Now before we go on, there are a couple of things we need to know about the practice of gleaning. You see just because God had given permission to do this, it was still pretty risky for a foreigner. Especially if that foreigner was a single young, unattached, childless woman. She would be easy prey for some of the hired men in the field. So as Ruth gleaned, she had to watch her back all the time.

Another reason why Ruth had to watch her back was that even though she was given permission to glean behind the harvesters, in reality that would mean that she would get to glean behind the Israelite gleaners. So, first you get the harvesters, then you get the Israelite gleaners, and then you get Ruth--a Moabite--picking up whatever is left over.

So you can imagine the huge disadvantage that Ruth is up against as she tries to gather some food for Naomi and herself. But Ruth doesn’t seem to care. She is determined. She somehow believes that this Israelite God is going to fill her, so that she in turn can go and fill Naomi.

And so Ruth gleans. As she does, the Bible tells us, “it turned out, she found herself working in a field belonging to Boaz, who was from the clan of Elimelech.” (Ruth 2:3b) There’s that name Elimelech again. If you remember, Elimelech means “My God is King”. And if we know the story, we know that God, the King, has covenanted to fill his people with life. But what does that have to do with this guy named Boaz? Well let’s keep reading.

Just then Boaz arrived from Bethlehem and greeted the harvesters, “The Lord be with you!” “The Lord bless you!” they called back. (Ruth 2:4)

Now as we read these words, it seems obvious that Boaz is living out of the mindset of “FULL”. He seems to come to the field thinking, “You know, God has blessed me with so much. I wonder who I can bless today. Who needs to be filled?”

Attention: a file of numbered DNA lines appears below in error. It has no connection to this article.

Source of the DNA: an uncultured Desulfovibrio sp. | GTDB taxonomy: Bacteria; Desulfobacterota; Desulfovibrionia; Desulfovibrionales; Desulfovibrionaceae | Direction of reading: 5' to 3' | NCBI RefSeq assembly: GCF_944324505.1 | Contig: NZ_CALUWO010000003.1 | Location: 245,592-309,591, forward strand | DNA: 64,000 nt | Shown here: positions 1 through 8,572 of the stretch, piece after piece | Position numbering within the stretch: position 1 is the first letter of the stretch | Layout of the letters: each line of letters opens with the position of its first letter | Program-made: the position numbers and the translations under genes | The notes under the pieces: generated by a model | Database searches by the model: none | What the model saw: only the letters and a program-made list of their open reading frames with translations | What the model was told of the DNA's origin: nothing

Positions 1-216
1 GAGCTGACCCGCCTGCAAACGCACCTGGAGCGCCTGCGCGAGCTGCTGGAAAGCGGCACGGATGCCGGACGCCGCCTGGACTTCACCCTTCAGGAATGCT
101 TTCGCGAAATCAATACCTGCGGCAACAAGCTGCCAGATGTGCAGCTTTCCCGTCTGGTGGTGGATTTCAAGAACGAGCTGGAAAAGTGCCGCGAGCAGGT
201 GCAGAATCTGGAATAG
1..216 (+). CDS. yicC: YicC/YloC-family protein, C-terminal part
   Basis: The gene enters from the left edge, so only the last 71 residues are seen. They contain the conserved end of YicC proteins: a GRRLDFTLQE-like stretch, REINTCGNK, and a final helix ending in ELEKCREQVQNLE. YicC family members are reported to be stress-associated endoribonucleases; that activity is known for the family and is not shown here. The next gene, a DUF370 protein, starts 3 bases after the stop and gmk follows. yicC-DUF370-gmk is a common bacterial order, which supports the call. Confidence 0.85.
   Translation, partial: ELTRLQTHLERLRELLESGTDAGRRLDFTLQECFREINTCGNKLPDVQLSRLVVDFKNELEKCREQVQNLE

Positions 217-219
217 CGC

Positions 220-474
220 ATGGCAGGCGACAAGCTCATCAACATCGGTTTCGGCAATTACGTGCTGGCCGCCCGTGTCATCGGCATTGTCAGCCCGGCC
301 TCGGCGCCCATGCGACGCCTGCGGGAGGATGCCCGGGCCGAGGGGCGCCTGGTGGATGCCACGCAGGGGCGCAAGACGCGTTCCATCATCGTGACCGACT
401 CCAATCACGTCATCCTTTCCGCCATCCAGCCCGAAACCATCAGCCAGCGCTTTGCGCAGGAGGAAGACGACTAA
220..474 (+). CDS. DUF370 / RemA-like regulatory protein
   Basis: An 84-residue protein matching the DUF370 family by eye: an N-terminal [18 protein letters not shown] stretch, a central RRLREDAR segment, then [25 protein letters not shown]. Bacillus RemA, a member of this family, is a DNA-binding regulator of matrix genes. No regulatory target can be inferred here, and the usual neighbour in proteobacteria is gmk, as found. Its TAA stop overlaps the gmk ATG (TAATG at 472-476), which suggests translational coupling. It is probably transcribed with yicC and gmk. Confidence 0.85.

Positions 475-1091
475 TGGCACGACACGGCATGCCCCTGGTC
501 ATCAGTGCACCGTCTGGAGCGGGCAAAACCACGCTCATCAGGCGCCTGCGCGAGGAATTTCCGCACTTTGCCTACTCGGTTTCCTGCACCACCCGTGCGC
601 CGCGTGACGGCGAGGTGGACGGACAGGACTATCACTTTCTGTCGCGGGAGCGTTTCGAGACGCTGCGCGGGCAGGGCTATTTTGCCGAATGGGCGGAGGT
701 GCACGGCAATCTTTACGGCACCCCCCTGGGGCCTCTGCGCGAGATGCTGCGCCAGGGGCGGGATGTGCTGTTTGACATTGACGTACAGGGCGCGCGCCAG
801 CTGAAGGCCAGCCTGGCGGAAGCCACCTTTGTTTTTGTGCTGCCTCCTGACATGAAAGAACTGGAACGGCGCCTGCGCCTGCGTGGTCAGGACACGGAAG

Let’s keep reading vs 5-9. Boaz asked the foreman of his harvesters, “Whose young woman is that?” In other words, Who does she belong to? Where does she fit in? The foreman replied, “She is the Moabitess who came back from Moab with Naomi. She said, ‘Please let me glean and gather among the sheaves behind the harvesters.’ She went into the field and has worked steadily from morning till now, except for a short rest in the shelter.”

So Boaz said to Ruth, “My daughter, listen to me. Don’t go and glean in another field and don’t go away from here. Stay here with my servant girls. Watch the field where the men are harvesting, and follow along after the girls. I have told the men not to touch you. And whenever you are thirsty, go and get a drink from the water jars the men have filled.” (Ruth 2:5-9)

Let’s pause there for a moment. Notice what just happened here? Do you notice what Boaz did for Ruth? Did you notice what he calls her? He calls her, “My Daughter”. In other words he doesn’t think of her as a foreigner; instead, he sees her as family. Then, because he knows how hard she has been working to try to provide for Naomi, he removes her disadvantage. He takes her from the back of the line and puts her in the front of the line. And just as Jesus said, “The last shall be . . first”.

You see, in God’s family, when we offer God’s grace to others, what generally happens, according to the Bible, is that we get grace in return. The Bible says, “Remember this: Whoever sows sparingly will also reap sparingly, and whoever sows generously will also reap generously. Each man should give what he has decided in his heart to give, not reluctantly or under compulsion, for God loves a cheerful giver. And God is able to make all grace abound to you, so that in all things at all times, having all that you need, you will abound in every good work. As it is written: ‘He has scattered abroad his gifts to the poor; his righteousness endures forever.’ Now he who supplies seed to the sower and bread for food will also supply and increase your store of seed and will enlarge the harvest of your righteousness. You will be made rich in every way so that you can be generous on every occasion, and through us your generosity will result in thanksgiving to God.” (2 Corinthians 9:6-11)